HOT PRESS SAYS:
In 2017, Hot Press first highlighted the risk of Facebook ads being used as a weapon, by outside interests, in the referendum to Repeal the 8th Amendment. It was our understanding that anti-choice groups from the US, and elsewhere, were planning to pump money into the ’No’ campaign, using Facebook and Google advertising to micro-target individuals with anti-choice propaganda.
It was also of major concern that ads of this kind would be deliberately malicious and misleading – as had been the case in the context of the Brexit referendum campaign in the UK and the Trump .v. Clinton U.S. Presidential election. During these campaigns, intimate information gleaned from people’s activities on social media, and via their smartphones, had been harvested by the Brexit and Trump campaigns, enabling the customisation of targeted, under-the-radar ads, deploying doctored videos, fake information, invented statistics and graphic images, to play on the prejudices and insecurities of groups or individuals, all the better to persuade them into a particular voting preference.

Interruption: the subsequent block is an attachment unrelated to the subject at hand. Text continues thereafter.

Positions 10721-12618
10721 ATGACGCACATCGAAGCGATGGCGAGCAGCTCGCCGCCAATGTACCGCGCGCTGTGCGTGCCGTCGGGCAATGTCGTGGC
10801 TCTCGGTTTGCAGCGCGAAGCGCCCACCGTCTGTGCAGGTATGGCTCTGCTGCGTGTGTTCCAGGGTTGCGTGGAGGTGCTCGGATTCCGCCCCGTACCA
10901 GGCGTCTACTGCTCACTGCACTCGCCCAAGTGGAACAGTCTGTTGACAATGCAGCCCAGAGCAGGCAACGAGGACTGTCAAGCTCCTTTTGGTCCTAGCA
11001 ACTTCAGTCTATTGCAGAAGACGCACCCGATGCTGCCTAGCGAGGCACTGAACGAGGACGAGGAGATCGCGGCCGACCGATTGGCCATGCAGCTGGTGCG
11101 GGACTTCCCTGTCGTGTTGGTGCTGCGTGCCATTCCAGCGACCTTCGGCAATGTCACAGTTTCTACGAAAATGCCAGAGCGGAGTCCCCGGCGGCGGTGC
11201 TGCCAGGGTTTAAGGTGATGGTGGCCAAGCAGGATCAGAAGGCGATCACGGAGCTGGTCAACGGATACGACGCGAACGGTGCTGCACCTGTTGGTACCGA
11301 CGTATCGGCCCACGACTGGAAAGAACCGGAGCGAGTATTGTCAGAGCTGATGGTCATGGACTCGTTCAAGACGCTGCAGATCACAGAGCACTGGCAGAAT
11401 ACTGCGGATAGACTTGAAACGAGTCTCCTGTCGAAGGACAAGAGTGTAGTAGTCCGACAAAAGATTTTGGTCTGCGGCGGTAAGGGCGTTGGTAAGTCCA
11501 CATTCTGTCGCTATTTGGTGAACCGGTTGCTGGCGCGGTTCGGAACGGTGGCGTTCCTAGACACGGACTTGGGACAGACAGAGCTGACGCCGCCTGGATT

Some of these advertising campaigns were run by rogue States, determined to cause as much disruption as possible, the ultimate goal of which was to undermine the belief of citizens in the democratic process.
Hot Press didn’t want the same thing to happen here. Nor did we want the ’No’ side to gain any unfair advantage. And so we asked Facebook what they planned to do to ensure that the integrity of the referendum would not be undermined.
Hot Press was subsequently joined by others calling for a response from the digital media giants. As the campaign progressed, pressure on Facebook mounted. In the end, a few weeks before polling day, Facebook decided that no ads would be accepted from people outside the State. In response to the now widespread concerns, fellow tech giants Google went further, banning all advertising related to the Referendum for the remainder of the campaign.
Predictably, the ‘No’ side moaned. A major, final digital push had been planned, with money coming from who-knows-where to drive what was a Brexit-like anti-Government line. It was a victory for common sense – and for balance – in that the digital giants had been persuaded not to aid and abet a nastily reactionary campaign. What difference it made to the final outcome can never be measured. But the scale of the final victory for the ‘Yes’ side would likely have been less if all ads had been allowed to run, irrespective of their origin, truthfulness or any other consideration which normally comes into play where advertising in traditional media is concerned.